The morning of the race I woke up at 5 AM to meet half of my team so we could carpool up the mountain together.  I fell asleep on the drive up – NOT a morning person.  I was dropped off at my starting point, the Dept of Transportation’s plow station.  And there I waited for 3 hours for the race to start and the legs ahead of me to make their way down the course.  Me and 499 other cyclists cuddled up in blankets waiting patiently.  There were athletes of all kinds out there: from the daily commuter types like myself to Olympic-level competitors.  Some of the cyclists were from Europe and had been flown in to win this race for local companies as an advertising scheme.  These guys had $30,000+ bicycles, the aerodynamic conical helmets, the whole star package.  It was phenomenal to watch them warm up and when their runners handed off the timing chip to them, they were out of the starting chute like bullets!

The view from the starting line.

I’m happy to say that I avoided getting any flats during the ride, I passed a few guys who were pumping up new tubes on the side of the road.  The first 20 miles were easy, I felt strong, confident, and capable.  But the last 20 miles were murder.  We turned onto a road and there was a long, steady, gradual climb.  And when the hills got steeper I even saw some cyclists unclip from their pedals and start walking their bikes.  I’m glad to say I didn’t walk my bike at any point, but the hills took it out of me and there were times when my speed was pitiable slow.  Checking my speedometer periodically I was nearly gleeful to see when I had just 5 more miles to go.  The final push, all I had went into those last few miles.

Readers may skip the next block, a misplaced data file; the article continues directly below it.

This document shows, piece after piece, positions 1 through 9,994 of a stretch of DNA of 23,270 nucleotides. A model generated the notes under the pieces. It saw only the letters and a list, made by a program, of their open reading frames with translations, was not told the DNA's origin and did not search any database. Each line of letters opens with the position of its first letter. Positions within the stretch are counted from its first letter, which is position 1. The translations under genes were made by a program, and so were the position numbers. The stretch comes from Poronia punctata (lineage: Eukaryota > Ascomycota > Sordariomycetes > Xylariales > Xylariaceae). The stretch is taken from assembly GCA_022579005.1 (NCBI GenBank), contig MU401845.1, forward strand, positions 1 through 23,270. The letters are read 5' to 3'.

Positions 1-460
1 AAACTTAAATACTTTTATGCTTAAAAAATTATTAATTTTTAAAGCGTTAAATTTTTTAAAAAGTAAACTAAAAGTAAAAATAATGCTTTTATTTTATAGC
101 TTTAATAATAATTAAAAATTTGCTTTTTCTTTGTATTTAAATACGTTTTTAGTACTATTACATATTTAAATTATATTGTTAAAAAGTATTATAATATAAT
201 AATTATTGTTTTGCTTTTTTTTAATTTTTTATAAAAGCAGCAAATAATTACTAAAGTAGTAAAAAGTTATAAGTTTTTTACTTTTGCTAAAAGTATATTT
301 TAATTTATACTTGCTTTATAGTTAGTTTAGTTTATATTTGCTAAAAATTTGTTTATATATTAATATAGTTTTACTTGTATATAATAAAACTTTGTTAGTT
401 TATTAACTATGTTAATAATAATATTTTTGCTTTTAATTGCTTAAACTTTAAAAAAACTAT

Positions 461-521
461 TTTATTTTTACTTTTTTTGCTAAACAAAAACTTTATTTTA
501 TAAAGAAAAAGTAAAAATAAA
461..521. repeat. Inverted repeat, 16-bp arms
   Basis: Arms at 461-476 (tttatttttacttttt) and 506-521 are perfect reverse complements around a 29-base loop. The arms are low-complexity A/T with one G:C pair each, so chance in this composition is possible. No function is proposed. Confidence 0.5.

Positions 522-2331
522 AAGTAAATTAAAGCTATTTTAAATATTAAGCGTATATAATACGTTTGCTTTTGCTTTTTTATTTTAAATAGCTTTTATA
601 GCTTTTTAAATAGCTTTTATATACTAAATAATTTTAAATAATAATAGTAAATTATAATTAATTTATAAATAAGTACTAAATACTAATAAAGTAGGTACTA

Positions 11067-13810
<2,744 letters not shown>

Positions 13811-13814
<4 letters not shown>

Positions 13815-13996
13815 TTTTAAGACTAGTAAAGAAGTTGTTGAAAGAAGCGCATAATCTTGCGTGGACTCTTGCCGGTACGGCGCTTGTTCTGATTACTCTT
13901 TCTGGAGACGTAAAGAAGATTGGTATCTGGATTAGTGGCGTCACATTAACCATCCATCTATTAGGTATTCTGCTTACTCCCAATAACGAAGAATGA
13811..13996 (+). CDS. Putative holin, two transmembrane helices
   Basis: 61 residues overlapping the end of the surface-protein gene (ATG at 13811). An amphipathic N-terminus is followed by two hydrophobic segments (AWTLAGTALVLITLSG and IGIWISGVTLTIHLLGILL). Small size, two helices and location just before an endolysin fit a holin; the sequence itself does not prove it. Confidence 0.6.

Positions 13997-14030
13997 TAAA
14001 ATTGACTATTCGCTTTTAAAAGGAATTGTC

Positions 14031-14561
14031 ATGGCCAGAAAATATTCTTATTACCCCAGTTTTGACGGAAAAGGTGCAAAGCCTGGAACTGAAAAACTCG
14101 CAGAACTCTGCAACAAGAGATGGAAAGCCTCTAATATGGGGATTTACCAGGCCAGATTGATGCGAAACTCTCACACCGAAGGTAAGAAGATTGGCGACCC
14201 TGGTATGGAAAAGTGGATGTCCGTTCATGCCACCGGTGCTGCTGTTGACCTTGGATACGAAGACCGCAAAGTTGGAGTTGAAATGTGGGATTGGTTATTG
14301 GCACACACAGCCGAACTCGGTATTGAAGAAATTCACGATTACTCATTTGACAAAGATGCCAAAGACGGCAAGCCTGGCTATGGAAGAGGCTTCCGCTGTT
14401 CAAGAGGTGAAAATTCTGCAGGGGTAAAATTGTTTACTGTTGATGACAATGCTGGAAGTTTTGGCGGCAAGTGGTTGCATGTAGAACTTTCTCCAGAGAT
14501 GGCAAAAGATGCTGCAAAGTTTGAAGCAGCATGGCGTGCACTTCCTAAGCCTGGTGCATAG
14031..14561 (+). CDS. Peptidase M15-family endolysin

Before long I was riding through the town where the finish line was set up.  Bystanders were cheering, encouraging me that I only had a mile to go, just a little further, keep riding!  And then I saw it, no finish line has ever looked so beautiful.  I rounded the corner without slowing down and charged into the chute, then slammed on my brakes to hand off the timing chip to my teammate.  My feet were numb and unclipping my shoes from the pedals felt like a battle.  And then I was stumbling towards the sidewalk.  J met me with an embrace and took my bike so I could slump into oblivion for a moment.  My race was done.